By Ed Agis, Intel
Now that connected devices are beginning to outnumber the world’s population, the need for secure interoperability within the IoT is at an all-time high. With such large amounts of data flowing across the internet and from device to device, sensitive information can land in the wrong hands. The first step for IoT security requires a robust means to authenticate and authorize devices onto the cloud.
For that purpose, organizations must build the “chain of trust” needed to authenticate, certify and authorize devices onto cloud networks. This chain of trust must provide mutual authentication between devices, maintain the integrity and confidentiality of collected data, ensure the legitimacy of software downloaded on devices and preserve the privacy of any sensitive data to stay in line with security regulations.
This chain of trust is called a Public Key Infrastructure (PKI). Through public and private cryptographic key pairs, PKI facilitates the secure electronic transfer of information through authenticating and encrypting data using digital certificates. By providing the IoT industry with this chain of trust, organizations can build confidence and secure communications as they produce and deploy IoT-enabled devices and networks.
According to Gartner analysts, PKI is one of the “most relevant authentication mechanisms for organizations to address the IoT authentication problem.” OCF recently announced its implementation of PKI, providing a means of authenticating and authorizing devices onto a cloud network and allows devices to interoperate across the cloud. As OCF’s PKI is scalable and flexible, this infrastructure can lay the groundwork for what organizations can continue to build upon to meet the growing needs for IoT secure interoperability. When deploying a safe IoT model, usage of OCF PKI is mandatory, allowing manufacturers to use OCF PKI or their own PKI deployments.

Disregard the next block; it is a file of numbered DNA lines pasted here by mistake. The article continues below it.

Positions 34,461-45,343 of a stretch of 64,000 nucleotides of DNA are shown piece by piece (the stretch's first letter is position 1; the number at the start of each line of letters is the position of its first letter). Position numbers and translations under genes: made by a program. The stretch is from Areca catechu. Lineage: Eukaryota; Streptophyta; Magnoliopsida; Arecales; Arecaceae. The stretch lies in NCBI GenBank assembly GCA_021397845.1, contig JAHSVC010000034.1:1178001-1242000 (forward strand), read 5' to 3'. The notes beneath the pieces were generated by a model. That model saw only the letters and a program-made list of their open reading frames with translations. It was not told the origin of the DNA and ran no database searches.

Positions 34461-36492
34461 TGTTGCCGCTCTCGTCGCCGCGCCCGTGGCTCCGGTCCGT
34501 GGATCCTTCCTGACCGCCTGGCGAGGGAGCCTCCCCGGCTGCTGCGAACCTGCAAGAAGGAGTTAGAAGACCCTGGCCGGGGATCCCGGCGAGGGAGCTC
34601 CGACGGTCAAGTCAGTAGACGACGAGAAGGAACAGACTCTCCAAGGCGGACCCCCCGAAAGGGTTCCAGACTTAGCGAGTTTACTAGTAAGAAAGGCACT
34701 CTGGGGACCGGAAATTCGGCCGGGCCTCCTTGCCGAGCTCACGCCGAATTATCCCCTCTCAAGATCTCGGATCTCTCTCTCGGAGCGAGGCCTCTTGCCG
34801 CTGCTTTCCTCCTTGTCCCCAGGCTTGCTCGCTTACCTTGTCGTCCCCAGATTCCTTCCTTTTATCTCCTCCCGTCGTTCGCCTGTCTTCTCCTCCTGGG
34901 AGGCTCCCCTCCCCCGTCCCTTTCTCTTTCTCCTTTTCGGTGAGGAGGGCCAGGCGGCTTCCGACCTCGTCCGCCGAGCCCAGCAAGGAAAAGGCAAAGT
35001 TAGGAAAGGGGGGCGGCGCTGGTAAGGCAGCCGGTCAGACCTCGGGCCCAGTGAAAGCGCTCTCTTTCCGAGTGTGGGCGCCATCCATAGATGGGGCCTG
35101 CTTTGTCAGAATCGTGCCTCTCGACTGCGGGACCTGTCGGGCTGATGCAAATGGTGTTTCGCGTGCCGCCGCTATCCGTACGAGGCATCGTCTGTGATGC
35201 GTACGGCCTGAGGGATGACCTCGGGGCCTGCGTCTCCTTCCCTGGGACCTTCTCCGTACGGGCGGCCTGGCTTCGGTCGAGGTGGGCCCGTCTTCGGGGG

When implementing and improving IoT networks, it is important to have a mechanism in place that you can build on in terms of trust and in terms of security. PKI does just that and allows organizations to build upon it as the IoT security landscape continues to change and evolve. By launching the use of PKI, OCF is providing the IoT industry with a set of open ‘keys’ to a network’s ‘house.’ These keys not only allow devices to verify who they say they are but enables networks to allow those devices into their house once authenticated and approved. This improves the overall security and interoperability of IoT networks and connected devices.
OCF’s PKI is now available to all members. Harness PKI’s potential and build the chain of trust today. For more information on how to become a member and OCF membership benefits, visit www.OpenConnectivity.org/foundation/join.